Harebell - Campanula persicifolia
Latin name: Campanula persicifolia
Synonyms: Campanula crystallocalyx
Family: Campanulaceae (Bellflower Family)
Edible parts of Harebell:Leaves - raw or cooked. Rich in vitamin C. A mild flavour, it is nice in salads and is liked by most people who try it. The plant forms over-wintering basal rosettes of leaves and thus provides a source of fresh leaves throughout the winter. The main problem with these leaves is that they are very narrow and it takes quite a lot of picking in order to obtain a reasonable quantity. Root - raw. Flowers - raw. A pleasant sweetness, and a very ornamental addition to mixed salads.
Description of the plant:
(3 1/4 foot)
Habitat of the herb:Commons and open woods.
Propagation of Harebell:Seed - surface sow spring in a cold frame. The seed usually germinates in 2 - 4 weeks at 18°C. When they are large enough to handle, prick the seedlings out into individual pots and grow them on in a cold frame for at least their first winter. Plant them out into their permanent positions in late spring or early summer, after the last expected frosts. Basal cuttings in spring. Harvest the shoots when they are about 10 - 15cm long with plenty of underground stem. Pot them up into individual pots and keep them in light shade in a cold frame or greenhouse until they are rooting well. Plant them out in the summer. Division in spring or autumn. Very easy, larger clumps can be replanted direct into their permanent positions, though it is best to pot up smaller clumps and grow them on in a cold frame until they are rooting well. Plant them out in the summer or following spring.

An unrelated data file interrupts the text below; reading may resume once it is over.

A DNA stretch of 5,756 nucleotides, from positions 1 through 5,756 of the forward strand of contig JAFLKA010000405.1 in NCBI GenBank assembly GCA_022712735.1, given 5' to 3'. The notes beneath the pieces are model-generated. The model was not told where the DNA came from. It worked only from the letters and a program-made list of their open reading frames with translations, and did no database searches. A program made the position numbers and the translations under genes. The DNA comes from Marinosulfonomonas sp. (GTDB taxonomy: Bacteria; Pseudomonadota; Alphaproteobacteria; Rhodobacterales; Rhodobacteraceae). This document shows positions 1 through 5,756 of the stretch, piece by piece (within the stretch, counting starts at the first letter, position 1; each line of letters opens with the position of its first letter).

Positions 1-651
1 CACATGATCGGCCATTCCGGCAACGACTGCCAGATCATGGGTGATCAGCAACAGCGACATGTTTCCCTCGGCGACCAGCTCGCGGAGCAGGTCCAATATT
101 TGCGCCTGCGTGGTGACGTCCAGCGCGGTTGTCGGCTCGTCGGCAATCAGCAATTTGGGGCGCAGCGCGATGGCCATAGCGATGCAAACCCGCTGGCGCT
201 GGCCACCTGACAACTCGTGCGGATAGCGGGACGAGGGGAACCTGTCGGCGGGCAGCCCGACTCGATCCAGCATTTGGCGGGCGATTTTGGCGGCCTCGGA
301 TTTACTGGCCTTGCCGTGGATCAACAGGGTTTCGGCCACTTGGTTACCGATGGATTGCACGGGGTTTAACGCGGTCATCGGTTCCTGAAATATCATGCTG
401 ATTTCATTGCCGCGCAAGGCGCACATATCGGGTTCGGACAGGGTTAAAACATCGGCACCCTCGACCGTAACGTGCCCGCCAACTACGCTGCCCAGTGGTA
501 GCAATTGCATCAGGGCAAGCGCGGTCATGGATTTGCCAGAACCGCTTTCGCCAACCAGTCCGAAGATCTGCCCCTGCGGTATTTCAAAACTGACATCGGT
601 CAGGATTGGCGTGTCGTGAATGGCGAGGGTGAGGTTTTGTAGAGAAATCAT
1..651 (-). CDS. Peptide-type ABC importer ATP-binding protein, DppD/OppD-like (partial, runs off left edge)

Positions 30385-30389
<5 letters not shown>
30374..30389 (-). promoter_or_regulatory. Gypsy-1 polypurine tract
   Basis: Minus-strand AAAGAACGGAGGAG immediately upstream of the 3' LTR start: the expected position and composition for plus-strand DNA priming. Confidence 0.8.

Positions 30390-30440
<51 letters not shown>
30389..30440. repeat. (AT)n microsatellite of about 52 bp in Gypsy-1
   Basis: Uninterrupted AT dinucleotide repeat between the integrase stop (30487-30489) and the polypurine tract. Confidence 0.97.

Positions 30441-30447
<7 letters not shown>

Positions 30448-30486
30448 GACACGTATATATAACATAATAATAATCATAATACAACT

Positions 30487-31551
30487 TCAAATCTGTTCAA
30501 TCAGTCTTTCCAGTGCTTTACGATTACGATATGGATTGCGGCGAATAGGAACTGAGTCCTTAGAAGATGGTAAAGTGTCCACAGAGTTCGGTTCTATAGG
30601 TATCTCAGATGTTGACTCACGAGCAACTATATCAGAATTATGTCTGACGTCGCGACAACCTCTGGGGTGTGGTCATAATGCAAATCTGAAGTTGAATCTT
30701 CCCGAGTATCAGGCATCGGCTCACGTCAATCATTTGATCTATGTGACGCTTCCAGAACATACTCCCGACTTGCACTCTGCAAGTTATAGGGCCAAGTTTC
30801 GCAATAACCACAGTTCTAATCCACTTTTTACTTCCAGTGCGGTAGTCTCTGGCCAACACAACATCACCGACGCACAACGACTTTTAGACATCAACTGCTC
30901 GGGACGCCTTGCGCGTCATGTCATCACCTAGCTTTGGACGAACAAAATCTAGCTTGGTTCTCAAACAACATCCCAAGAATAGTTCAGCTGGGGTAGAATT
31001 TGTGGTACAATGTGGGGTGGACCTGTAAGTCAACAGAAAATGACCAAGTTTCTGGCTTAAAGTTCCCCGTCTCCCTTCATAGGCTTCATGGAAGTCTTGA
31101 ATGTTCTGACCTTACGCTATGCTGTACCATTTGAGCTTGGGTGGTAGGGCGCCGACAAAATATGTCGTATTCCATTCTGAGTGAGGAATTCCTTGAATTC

Cultivation of the herb:Commons and open woods.
Medicinal use of Harebell:None known
Known hazards of Campanula persicifolia:None known
Plant information taken from the Plants For A Future.